My daughter smelling a 'Belinda's Dream' rose... right before she ate it.

Happy Valentines Day!

Come grow with us!

The Florida Hydrangea

Posted in Flowers with tags , , , , , , , , on November 30, 2010 by PickMeYard

I’ve seen beautiful hydrangeas growing in the mountains of Jamaica (the weather is very cool).  Unfortunately,  it’s not a plant I would try to grow in Southwest Florida.   Hydrangea’s like it colder than Southwest Florida can give them.  However, we have a wonderful substitute.

Mayer from Riverland Nursery  turned me onto a plant called the Seminole dombeya.  It’s also called the Florida hydrangea.  Mayer is passionate about plants and knows what to to grow in Southwest Florida.  He told me I would love this plant.  I bought two of them last year from him and planted them right away. 

The honeybees sure love it.

The bees can't get enough of these flowers.

 

The entire plant is buzzing with excitement. The bees bump into each other and frantically dart around.

The butterflies love it too.

A gulf fritillary butterfly on my Seminole dombeya.

I’ve also heard this plant referred to as a tropical rose hydrangea.  It’s flowers do have a delicate, rose-like aroma.  It has the most beautiful and prolific display of  hot pink flowers and blooms from November to June.  The Seminole dombeya’s a warm weather plant though.  One of my plants suffered frost damage last winter but recovered quickly.  It was a small plant and last year was an unusually cold winter for Southwest Florida.  The plants have grown quite large this year and I’m sure they will be able to handle our winters just fine from now on. 

Mayer was right, we do love this plant.   My kids visit it daily to study all the honeybees on it and to see what else will show up.  It has some pretty interesting visitors.  It is very alive with an assortment of excited (and a little intoxicated) bugs that are diligently working.  We’re enjoying this plant so much that we’ve decided we need more of them.  We’re going to try our hand at grafting it.  

I don’t recommend planting the Seminole dombeya by an entrance.  There are an enormous amount of bees, butterflies, skippers and (other bugs I can’t identify) all over the plant.  This is one of the sole reasons we love this plant so much, but I wouldn’t want to continually dodge them while trying to enter an area.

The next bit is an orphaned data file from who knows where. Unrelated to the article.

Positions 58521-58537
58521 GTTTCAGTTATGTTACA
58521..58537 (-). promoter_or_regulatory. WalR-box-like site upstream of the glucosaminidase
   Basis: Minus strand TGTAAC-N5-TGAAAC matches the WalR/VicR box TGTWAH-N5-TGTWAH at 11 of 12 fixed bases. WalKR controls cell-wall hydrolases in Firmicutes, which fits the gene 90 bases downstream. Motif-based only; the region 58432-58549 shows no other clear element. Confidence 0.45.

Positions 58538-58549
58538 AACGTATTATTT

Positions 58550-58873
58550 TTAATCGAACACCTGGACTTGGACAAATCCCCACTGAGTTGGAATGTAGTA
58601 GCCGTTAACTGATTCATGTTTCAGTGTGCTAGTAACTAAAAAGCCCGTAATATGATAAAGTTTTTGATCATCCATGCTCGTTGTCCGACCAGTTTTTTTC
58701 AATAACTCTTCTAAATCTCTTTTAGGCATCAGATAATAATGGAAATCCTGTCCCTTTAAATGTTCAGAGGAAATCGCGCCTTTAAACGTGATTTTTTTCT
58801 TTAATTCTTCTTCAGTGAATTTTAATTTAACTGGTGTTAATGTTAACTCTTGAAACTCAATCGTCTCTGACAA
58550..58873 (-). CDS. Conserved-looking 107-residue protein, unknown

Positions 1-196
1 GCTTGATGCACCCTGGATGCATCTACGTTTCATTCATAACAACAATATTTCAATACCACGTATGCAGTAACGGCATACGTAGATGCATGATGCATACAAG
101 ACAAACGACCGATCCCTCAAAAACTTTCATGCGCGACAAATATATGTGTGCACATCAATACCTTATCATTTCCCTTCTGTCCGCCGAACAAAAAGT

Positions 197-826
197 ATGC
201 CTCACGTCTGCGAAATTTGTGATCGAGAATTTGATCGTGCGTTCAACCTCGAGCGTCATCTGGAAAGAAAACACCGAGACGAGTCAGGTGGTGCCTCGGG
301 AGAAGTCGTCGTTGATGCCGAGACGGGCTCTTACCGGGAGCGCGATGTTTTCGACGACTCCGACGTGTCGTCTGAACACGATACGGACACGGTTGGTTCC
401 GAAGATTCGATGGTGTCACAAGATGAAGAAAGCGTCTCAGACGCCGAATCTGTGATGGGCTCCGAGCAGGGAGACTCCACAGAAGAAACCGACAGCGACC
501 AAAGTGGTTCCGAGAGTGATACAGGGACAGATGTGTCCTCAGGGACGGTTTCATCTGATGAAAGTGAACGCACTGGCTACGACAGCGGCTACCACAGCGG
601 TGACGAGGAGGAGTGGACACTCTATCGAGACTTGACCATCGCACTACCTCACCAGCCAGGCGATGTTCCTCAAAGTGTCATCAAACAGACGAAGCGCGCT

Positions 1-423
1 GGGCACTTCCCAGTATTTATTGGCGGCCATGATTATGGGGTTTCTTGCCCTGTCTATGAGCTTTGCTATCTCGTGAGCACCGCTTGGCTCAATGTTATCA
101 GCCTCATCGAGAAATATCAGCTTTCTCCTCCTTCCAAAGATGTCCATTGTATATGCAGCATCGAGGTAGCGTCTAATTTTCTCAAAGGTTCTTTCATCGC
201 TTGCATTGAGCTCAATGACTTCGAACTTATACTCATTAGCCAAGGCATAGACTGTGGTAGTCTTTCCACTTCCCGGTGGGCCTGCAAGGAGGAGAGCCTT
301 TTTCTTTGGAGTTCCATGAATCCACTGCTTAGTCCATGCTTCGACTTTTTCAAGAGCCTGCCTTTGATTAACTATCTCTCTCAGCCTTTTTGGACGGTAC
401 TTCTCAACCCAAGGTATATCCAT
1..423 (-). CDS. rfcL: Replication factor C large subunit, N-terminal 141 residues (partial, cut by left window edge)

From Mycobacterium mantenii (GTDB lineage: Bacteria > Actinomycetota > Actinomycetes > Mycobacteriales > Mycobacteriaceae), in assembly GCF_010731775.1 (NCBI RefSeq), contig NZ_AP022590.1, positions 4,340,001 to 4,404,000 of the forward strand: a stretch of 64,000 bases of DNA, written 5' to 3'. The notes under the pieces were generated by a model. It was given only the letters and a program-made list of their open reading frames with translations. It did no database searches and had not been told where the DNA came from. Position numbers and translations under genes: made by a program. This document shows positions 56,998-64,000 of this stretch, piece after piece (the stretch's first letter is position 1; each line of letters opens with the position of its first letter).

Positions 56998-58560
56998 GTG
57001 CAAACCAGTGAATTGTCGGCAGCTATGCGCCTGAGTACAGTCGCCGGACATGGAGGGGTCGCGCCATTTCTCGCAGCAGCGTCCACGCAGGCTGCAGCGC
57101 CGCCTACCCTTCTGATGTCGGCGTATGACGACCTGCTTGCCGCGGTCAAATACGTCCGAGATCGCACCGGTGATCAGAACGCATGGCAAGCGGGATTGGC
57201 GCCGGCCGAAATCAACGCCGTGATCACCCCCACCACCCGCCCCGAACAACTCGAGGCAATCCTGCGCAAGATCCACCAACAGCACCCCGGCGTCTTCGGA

A full shot of the Seminole dombeya.

Also called... the Florida hydrangea.

Come grow with us!

Our Family Garden: Part II

Posted in Flowers with tags , , , , , , , , , , , , , on April 21, 2010 by PickMeYard

Flowers in Our Garden

I wanted to plant more than just vegetables this year so I dedicated an entire garden bed to flowers.  I am so glad I did because we are enjoying them immensely.  I know I will be picking flowers out of this bed for years, but I don’t mind.

Johnny Jump-Ups

The Johnny-jump-ups look like a small army of flowers standing at attention.  Grayson says they taste like lettuce.  Loring loves to pick them and we are fine with that because it keeps the new flowers coming.  Johnny-jump-ups are a cool season plant. They don’t survive a Florida summer.  However, they will re-seed themselves and jump-up again in the fall in our zone 9b.  I always use them as a garnish for the kids meals because it makes their meal more interesting.  Sometimes I float one or two in their drink.  They should only be consumed in moderation and eaten only when they are grown in your own garden without pesticides. 

Zinnias

The zinnias are wonderful for cutting and bringing inside.  They have added an amazing pop of color to our table.  Zinnias are a warm weather flower and are best grown from seed because they don’t transplant well.  They come in every color except blue and some varieties can grow up to 4 feet tall.  We are planning to save the seeds from our zinnias to continue growing them. 

She feels like a real princess with all these flowers to pick

I don’t think our garden will ever be without flowers again.  We have enjoyed them too much to be without them.

Marigolds

These marigolds are as big as my fist and smell like summer.  I’ve noticed that marigolds grow throughout the year in my garden. I’ve decided they should be a permanent fixture.  We’re just going to keep growing them everywhere.  There are many types of marigolds.   

 

The kids have been keeping a close eye on this sunflower.  They’ve been watching it transform into edible sunflower seeds.  Loring says the flower looks happy and keeps giving it kisses.  We’ve planted a whole lot more sunflowers because we want to see a lot more of them in our yard.  They seem to scream, “it’s summer!”  It is definitely a great plant to grow with kids.

We will never leave flowers off our “grow list” again.  It has been so rewarding to learn about the different varieties and watch them grow and bloom.  I think our food tastes better when we eat our meals around a vase of freshly picked flowers.

The Family Flower Picker

Come grow with us!